"For the past two decades, there has been a general—and mostly unchallenged—understanding that satellite imagery is restricted over Israel and the Palestinian and Syrian territories it occupies. This was due to a 1996 U.S. regulation known as the Kyl-Bingaman Amendment (KBA) which has limited the quality and availability of high-resolution satellite imagery produced by U.S. companies covering Israel (and by implicit extension, the occupied Palestinian territories and the occupied Golan Heights). The result is that publicly available imagery on platforms such as Google Earth has been deliberately coarse and blurred. On June 25, following two years of sustained pressure from academia and civil society, the 97-word KBA was unexpectedly reformed, making higher-resolution satellite imagery legally accessible and readily available to all. ... Israel, driven by a desire for Cold War secrecy, lobbied Congress for stricter regulation, which led to the passing of the KBA: the U.S. government’s only censorship of imagery of any part of the world. The legislation, implemented under the guise of protecting Israel’s national security, was actually more an act of censorship. After all, high-resolution satellite imagery allows researchers to understand, identify, and document landscape changes. ... For 24 years, the legislation obfuscated the damaging effects of the Israeli occupation by literally hiding them from view. The censorship over Israel and the occupied territories has had negative archeological, geographical, and humanitarian implications. Arguably the most glaring of these has been its effects on monitoring the decades long Israeli occupation—including documenting home demolitions, territorial disputes, and settlement growth. Lower-resolution imagery has forestalled efforts to challenge and verify human rights violations, especially in hard-to-reach areas such as the Gaza Strip...."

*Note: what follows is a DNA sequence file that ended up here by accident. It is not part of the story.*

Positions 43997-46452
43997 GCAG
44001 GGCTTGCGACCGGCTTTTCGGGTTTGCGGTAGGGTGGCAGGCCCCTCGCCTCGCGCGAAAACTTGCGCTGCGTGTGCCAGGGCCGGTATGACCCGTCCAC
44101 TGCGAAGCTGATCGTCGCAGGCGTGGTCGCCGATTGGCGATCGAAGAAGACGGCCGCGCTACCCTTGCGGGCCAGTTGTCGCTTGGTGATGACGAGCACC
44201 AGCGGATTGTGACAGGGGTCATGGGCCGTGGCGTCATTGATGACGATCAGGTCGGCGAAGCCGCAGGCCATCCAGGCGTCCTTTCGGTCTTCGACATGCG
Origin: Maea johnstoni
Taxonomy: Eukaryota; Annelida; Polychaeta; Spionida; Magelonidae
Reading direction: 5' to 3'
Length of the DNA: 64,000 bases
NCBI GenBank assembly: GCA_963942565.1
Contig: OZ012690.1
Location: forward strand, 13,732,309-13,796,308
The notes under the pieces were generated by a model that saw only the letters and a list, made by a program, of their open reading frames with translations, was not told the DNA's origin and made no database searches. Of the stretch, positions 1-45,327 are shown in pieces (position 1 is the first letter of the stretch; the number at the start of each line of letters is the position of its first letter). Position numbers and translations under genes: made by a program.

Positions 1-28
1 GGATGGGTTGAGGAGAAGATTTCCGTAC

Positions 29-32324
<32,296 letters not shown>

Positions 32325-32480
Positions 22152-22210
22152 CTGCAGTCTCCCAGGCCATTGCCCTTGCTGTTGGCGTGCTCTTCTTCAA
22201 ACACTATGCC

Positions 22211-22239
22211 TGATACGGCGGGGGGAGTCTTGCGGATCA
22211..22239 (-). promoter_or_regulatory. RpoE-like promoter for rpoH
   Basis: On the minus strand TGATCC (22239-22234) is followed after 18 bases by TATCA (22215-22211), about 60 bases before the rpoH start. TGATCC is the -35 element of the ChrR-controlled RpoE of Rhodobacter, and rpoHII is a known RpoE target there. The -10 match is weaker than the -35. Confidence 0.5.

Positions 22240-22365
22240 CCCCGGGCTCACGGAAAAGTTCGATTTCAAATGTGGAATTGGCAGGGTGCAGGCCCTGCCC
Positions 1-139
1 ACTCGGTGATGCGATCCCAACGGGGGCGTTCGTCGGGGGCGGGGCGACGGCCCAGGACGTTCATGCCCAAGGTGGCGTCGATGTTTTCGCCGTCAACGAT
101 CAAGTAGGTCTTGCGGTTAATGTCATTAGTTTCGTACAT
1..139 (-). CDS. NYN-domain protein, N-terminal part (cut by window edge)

Talks have broken down, again, between Ethiopia and Egypt over Ethiopia's Grand Renaissance Dam project. The Blue Nile, which begins in Ethiopia, contributes 80% of the Nile River's water. For Egypt, the waters of the Nile are essential for the economic and literal life of the country. For Ethiopia, the Grand Renaissance Dam and the electricity it will generate are a matter of national pride and economic progress. This article from Al Monitor does a good job laying out the geopolitical issues: https://www.al-monitor.com/pulse/originals/2020/07/egypt-ethiopia-nile-dam-dispute-diplomacy-africa-union-trump.html#ixzz6ShPs0mSZ